• First successful U.S. balloon flight was completed in Philadelphia, PA, by Jean Pierre Blanchard– 1793
  • Mississippi seceded from the Union (U.S. Civil War)– 1861
  • U.S. Forces invaded Luzon, Philippines (WW II)– 1945
  • U.N. headquarters opened in New York City– 1951
  • U.S. and Japan concluded a formal agreement for the final settlement of U.S. postwar economic assitance to Japan– 1962
  • U.S. spacecraft Surveyor VII made a successful landing on the moon– 1968
  • The Queen Elizabeth, luxury ocean liner, was gutted by fire in Hong Kong harbor– 1972
  • 5.9 earthquake shook eastern Canada and New England– 1982
  • 5.7 earthquake struck Miramichi, New Brunswick– 1982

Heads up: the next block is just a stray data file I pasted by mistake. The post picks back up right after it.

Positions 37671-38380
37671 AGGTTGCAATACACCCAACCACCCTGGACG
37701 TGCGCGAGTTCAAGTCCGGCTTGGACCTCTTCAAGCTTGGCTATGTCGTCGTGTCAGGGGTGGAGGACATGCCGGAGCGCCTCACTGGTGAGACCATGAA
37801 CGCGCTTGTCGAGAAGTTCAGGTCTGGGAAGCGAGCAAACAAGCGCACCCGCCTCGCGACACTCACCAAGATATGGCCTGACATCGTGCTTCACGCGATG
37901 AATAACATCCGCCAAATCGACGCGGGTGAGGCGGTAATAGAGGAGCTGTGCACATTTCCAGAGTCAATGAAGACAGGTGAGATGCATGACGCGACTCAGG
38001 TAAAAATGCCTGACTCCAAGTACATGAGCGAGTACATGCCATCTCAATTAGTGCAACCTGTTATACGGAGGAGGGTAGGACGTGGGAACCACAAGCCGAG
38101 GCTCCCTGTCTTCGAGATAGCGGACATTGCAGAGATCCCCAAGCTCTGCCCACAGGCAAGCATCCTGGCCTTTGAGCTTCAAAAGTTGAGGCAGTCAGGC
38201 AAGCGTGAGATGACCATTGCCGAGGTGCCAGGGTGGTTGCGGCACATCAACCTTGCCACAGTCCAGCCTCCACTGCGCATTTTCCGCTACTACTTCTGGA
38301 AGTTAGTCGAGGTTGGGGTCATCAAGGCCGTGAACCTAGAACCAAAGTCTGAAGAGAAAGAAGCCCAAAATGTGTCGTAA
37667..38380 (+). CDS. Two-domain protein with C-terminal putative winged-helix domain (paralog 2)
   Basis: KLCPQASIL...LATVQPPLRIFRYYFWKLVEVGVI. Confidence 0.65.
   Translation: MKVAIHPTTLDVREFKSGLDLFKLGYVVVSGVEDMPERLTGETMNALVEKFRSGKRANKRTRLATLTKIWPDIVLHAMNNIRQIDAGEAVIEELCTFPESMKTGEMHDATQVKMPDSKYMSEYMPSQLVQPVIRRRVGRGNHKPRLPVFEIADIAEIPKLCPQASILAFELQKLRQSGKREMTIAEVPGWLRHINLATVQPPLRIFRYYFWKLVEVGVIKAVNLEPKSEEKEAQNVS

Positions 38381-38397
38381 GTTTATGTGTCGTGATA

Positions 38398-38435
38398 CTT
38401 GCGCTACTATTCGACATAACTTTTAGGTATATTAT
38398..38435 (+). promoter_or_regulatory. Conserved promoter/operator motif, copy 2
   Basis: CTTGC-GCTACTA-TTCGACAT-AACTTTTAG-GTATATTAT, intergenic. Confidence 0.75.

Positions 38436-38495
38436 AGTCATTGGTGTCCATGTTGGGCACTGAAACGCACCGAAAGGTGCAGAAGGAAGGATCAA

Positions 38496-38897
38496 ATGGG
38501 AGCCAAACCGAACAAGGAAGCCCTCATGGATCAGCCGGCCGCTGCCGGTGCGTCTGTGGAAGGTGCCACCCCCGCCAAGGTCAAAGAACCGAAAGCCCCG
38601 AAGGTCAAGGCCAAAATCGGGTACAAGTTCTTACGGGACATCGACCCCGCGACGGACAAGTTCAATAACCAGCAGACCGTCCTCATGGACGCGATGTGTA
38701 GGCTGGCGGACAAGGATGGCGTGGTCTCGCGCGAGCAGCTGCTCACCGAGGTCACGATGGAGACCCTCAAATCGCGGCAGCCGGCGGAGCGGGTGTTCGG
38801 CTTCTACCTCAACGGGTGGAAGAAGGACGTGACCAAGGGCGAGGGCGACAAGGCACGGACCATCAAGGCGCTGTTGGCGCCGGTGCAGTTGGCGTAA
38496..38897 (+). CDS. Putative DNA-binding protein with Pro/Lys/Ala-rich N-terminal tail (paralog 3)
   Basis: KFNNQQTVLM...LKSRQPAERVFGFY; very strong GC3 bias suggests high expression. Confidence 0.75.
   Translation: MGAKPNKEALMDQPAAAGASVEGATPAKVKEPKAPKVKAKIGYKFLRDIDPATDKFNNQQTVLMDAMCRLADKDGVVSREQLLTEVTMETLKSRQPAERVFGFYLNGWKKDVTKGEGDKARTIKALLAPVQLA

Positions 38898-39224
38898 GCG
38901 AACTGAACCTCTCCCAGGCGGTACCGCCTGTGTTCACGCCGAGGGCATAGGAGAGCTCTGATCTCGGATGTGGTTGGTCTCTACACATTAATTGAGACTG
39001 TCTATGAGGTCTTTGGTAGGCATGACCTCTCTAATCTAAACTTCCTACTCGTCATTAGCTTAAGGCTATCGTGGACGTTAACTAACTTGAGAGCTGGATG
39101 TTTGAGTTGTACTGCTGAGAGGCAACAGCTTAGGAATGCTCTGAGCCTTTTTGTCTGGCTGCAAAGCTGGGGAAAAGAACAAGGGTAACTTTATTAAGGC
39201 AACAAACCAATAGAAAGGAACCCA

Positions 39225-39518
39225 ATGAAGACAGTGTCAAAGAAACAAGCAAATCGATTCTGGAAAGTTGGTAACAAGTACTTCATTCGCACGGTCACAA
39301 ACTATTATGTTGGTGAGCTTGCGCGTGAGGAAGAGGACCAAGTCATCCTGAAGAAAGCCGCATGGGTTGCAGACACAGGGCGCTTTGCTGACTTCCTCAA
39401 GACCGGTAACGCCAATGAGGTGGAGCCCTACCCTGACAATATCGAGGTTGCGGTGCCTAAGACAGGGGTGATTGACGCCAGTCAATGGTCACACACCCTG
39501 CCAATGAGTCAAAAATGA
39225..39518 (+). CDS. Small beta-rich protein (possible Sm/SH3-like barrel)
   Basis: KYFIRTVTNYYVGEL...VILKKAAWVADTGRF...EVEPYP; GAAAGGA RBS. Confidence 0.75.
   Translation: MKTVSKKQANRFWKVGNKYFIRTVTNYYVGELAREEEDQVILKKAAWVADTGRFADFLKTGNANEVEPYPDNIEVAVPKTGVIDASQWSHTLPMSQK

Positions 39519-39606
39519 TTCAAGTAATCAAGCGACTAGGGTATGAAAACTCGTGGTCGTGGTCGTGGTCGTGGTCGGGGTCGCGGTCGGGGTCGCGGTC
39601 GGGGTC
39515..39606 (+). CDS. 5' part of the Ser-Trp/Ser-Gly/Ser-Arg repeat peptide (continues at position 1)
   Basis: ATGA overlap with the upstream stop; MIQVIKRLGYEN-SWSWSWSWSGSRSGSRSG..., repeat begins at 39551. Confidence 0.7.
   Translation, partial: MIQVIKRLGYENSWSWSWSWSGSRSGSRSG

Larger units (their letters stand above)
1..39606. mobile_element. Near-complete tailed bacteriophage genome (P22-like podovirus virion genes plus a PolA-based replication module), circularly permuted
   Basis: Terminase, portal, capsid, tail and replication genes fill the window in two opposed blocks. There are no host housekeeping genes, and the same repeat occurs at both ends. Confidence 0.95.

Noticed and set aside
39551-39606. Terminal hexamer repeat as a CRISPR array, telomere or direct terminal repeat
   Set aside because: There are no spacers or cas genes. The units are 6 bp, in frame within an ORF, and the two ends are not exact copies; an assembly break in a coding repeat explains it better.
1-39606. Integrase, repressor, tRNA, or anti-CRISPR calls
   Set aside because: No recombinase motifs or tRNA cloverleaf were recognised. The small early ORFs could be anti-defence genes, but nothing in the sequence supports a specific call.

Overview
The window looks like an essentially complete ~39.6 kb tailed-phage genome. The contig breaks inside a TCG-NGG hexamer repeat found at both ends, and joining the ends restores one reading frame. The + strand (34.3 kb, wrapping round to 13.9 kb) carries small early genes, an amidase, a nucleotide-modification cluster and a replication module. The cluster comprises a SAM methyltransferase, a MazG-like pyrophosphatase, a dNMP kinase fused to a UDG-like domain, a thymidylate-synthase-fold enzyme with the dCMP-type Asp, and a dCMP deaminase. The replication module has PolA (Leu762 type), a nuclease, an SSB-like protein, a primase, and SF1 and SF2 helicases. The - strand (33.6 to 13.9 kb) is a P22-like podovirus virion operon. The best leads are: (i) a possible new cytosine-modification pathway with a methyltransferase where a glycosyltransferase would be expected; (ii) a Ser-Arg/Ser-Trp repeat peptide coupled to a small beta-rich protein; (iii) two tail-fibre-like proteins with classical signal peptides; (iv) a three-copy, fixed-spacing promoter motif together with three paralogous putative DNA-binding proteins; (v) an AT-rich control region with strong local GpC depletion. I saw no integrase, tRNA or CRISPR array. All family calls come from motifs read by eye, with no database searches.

• NBA’s Toronto Raptors became the first team to miss all free throw attempts in a game– 1996
  • Apple Inc. CEO Steve Jobs introduced the first iPhone– 2007
  • A 6.5-magnitude earthquake struck off the shore of Eureka in Northern California– 2010
  • A venomous yellow-bellied sea snake was found on shore in Newport Beach, California. This was the fifth recorded sighting of the snake species in California history, and the first outside of an El Niño year. Scientists believe that rising ocean temperatures may have been a factor. The snake typically lives in tropical water, spending its whole life at sea; it does not go on shore unless it is ill.– 2018


  • 28.5” snow, Olympia, Washington– 1880
  • Columbia River froze at Portland, Oregon, until January 26th– 1888
  • Citrus freeze in S. California– 1888